Now as a matter of business, this rush to squeeze every cent of profit from the supply base is questionable. In the end, the outcome is predictable. Resources — land, labor, capital — that had been dedicated to supplying this sector will find other uses. Once gone, the remaining producers will find their hand eventually strengthened and will wind up raising prices. The buyers will find that once resources have shifted in other directions, they come back slowly, if at all.

There are also industry-wide concerns in this dynamic — such as food safety.

The industry still has an ingrained cultural problem regarding food safety. It is a problem I call “no points for extra credit.” The problem is that while the reality of food safety is a continuum, you can always be more cautious, have bigger barriers, more traps, more testing, etc.

Few buyers purchase in this way. If they do anything at all, they set up a minimum standard. Perhaps they will require a particular certification.

Yet this can be problematic. When Costco had a bit of a problem with carrots up in Canada, it was interesting to learn that Costco was buying Mexican carrots processed by a relatively small player. We saw this as somewhat troubling:

With all the talk about problems in food safety, one wonders if food safety is really the top priority in procurement. If you go to the Grimmway Farms web site, it says this about food safety:

Grimmway Farms knows that it’s important for you and your family to be confident in the safety of the produce you consume. Our safety standards are among the highest in the industry. Awarded Shield #002 for participation and acceptance in the USDA Qualified Through Verification (QTV) program.

Third party auditors include USDA, AIB, Siliker Labs, Scientific Certification Systems, Davis Fresh Technologies and many of our customers have excellent in-house audit programs as well.

Food Safety Standards and Guidelines: Guide to Minimize Microbial Food Safety Hazards for Fresh Fruits and Vegetables — October 1998. Food and Drug Administration 21 CFR Part 110.

Good Agricultural Practices include monthly self-audits, quarterly third party program audits, and an annual intensive 3 day third party audit. Each field is audited prior to harvest. All new contracted growers must complete a self-audit as part of the contract. Audit reports may be reviewed by an additional third party.

Mock recalls are completed and documented often, with one of five most probable scenarios.

A new isolated Pathogen Laboratory for environmental testing provides us with results in 24 to 48 hours.

Perhaps the Mexican grower of these carrots had all these certifications. Perhaps not. Now anyone could have a problem and, in fact, we have no information that anyone has done anything wrong.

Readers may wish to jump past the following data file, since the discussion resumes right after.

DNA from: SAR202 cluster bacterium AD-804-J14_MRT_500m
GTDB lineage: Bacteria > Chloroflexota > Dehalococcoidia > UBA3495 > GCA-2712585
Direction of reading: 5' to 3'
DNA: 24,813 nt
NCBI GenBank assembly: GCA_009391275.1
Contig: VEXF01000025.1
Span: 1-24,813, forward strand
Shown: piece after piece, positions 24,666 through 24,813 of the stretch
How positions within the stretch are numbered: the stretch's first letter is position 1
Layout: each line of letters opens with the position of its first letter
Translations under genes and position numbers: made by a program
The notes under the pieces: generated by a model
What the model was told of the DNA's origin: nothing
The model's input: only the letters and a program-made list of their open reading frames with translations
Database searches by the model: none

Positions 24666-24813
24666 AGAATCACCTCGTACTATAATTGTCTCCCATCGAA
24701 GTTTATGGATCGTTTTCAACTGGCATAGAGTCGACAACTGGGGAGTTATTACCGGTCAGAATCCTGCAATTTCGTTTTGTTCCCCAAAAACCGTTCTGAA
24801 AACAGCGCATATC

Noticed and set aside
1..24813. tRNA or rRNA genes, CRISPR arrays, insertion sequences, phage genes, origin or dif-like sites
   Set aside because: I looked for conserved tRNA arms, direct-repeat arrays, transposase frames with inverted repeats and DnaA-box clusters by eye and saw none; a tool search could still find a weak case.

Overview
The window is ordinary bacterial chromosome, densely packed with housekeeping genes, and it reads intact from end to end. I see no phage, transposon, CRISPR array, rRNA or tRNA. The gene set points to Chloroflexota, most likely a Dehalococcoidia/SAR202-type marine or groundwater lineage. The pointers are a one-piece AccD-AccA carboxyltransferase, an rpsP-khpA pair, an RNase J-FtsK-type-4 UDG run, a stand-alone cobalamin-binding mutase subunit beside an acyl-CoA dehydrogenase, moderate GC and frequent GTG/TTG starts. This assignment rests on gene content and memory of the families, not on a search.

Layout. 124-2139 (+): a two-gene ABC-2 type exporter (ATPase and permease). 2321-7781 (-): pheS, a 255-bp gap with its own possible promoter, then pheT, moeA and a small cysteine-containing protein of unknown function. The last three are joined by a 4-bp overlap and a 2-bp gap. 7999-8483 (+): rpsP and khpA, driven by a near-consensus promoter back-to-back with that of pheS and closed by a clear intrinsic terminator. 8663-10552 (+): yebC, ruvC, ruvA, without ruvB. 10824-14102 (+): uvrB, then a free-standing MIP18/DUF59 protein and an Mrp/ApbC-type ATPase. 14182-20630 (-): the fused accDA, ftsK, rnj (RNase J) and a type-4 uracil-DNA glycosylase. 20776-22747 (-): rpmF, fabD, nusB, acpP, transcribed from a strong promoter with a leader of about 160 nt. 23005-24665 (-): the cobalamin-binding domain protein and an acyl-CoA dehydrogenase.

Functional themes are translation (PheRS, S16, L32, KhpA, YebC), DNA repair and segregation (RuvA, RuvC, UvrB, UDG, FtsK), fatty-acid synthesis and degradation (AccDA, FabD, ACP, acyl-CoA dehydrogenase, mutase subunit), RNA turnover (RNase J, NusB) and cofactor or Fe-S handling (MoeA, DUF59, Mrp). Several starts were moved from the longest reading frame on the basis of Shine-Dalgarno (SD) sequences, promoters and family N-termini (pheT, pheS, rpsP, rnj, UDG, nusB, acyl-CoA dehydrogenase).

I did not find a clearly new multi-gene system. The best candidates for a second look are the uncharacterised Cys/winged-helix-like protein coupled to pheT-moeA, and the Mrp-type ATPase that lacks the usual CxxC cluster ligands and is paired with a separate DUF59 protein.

Still, it is hard to believe that Costco, which is the company pushing everyone in Salinas to test everything day and night, selected this roundabout pattern of having Mexican carrots, packed in Los Angeles and then distributed in Canada because it made the determination this was the route most likely to enhance food safety.

Now, we translate the news that Tanimura & Antle is withdrawing from the business of selling to processing to mean that processors are not willing to pay enough to entice Tanimura & Antle into growing for them, which brings up this question: Is every processor persuaded that every grower they will buy from equals or exceeds the food safety standards Tanimura & Antle adheres to?

In light of Tanimura & Antle’s scale and access to technology and expertise, this seems unlikely.

In which case, it would be fair to say that a pricing issue could be impacting on food safety.

Of course, the issues go beyond food safety and beyond processors. When we were reviewing the many changes that Wal-Mart was making in its procurement efforts, we received calls from several producers who said they had wound up in a game of brinkmanship with Wal-Mart. They explained that they refused to sign the contracts presented to them and almost wound up not being Wal-Mart vendors any more.

That sounds like a disaster and in fact the uncertainty of future options with Wal-Mart is one reason why Tesco’s Journey to America was so welcomed by America’s suppliers when it was first announced.

Yet Tesco may well disappoint US producers.

Certainly the company seems to be disappointing producers in Britain.

Sir Terry Leahy, the CEO of Tesco, had a skiing accident and so couldn’t speak before the National Farmers Union as scheduled. Instead Tesco sent someone named Lucy Neville-Rolfe, who has a fascinating background:

Tesco’s Company Secretary and Director of Group Corporate Affairs, Lucy Neville-Rolfe, is a fascinating example of ‘revolving doors’ between industry and government. At Tesco, her responsibilities include government, EU and competition issues, investor relations, communications, community affairs and corporate affairs policy for the international business in 10 countries. She reports directly to Terry Leahy.

Neville-Rolfe’s external appointments include business lobby groups, NGOs and government committees such as the CBI Europe Committee, UNICE Task Force on Enlargement and the boards of EuroCommerce and the British Retail Consortium. She also sits on a ‘work and enterprise’ panel for The Work Foundation and is on the advisory committee for the Economic and Social Research Council ‘Cultures of Consumption’ project.

Another advisory role is sitting on the President’s committee of London First, which Tesco also sponsors. She has been appointed to the Foreign and Commonwealth Office Management Board, as well as to the Deputy Prime Ministers’ Local Government funding committee, which is looking into better ways of funding council services, further crossing the line between influencing the government and being the government.